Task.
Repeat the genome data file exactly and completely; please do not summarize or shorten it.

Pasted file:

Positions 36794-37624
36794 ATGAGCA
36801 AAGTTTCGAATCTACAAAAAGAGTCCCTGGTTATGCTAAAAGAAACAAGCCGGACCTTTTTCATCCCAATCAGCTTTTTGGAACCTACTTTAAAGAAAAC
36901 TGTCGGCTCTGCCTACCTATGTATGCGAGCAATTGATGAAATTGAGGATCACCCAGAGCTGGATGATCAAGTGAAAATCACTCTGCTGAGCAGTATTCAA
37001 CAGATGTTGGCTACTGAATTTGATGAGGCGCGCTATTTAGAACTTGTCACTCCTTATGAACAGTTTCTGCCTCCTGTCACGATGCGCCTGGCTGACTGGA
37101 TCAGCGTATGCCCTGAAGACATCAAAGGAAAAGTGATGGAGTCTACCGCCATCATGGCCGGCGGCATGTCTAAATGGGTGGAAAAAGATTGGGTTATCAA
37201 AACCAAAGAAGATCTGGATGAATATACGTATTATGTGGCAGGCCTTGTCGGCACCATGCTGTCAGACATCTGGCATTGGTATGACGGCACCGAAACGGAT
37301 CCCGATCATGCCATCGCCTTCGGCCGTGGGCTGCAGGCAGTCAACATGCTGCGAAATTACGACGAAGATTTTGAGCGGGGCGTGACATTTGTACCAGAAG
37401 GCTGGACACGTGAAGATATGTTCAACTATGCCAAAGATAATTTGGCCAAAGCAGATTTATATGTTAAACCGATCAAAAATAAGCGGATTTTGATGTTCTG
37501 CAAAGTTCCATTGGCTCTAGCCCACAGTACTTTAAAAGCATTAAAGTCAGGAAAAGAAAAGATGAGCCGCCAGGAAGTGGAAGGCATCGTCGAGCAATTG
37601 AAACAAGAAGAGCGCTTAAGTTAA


Positions 36794-37624
36794 ATGAGCA
36801 AAGTTTCGAATCTACAAAAAGAGTCCCTGGTTATGCTAAAAGAAACAAGCCGGACCTTTTTCATCCCAATCAGCTTTTTGGAACCTACTTTAAAGAAAAC
36901 TGTCGGCTCTGCCTACCTATGTATGCGAGCAATTGATGAAATTGAGGATCACCCAGAGCTGGATGATCAAGTGAAAATCACTCTGCTGAGCAGTATTCAA
37001 CAGATGTTGGCTACTGAATTTGATGAGGCGCGCTATTTAGAACTTGTCACTCCTTATGAACAGTTTCTGCCTCCTGTCACGATGCGCCTGGCTGACTGGA
37101 TCAGCGTATGCCCTGAAGACATCAAAGGAAAAGTGATGGAGTCTACCGCCATCATGGCCGGCGGCATGTCTAAATGGGTGGAAAAAGATTGGGTTATCAA
37201 AACCAAAGAAGATCTGGATGAATATACGTATTATGTGGCAGGCCTTGTCGGCACCATGCTGTCAGACATCTGGCATTGGTATGACGGCACCGAAACGGAT
37301 CCCGATCATGCCATCGCCTTCGGCCGTGGGCTGCAGGCAGTCAACATGCTGCGAAATTACGACGAAGATTTTGAGCGGGGCGTGACATTTGTACCAGAAG
37401 GCTGGACACGTGAAGATATGTTCAACTATGCCAAAGATAATTTGGCCAAAGCAGATTTATATGTTAAACCGATCAAAAATAAGCGGATTTTGATGTTCTG
37501 CAAAGTTCCATTGGCTCTAGCCCACAGTACTTTAAAAGCATTAAAGTCAGGAAAAGAAAAGATGAGCCGCCAGGAAGTGGAAGGCATCGTCGAGCAATTG
37601 AAACAAGAAGAGCGCTTAAGTTAA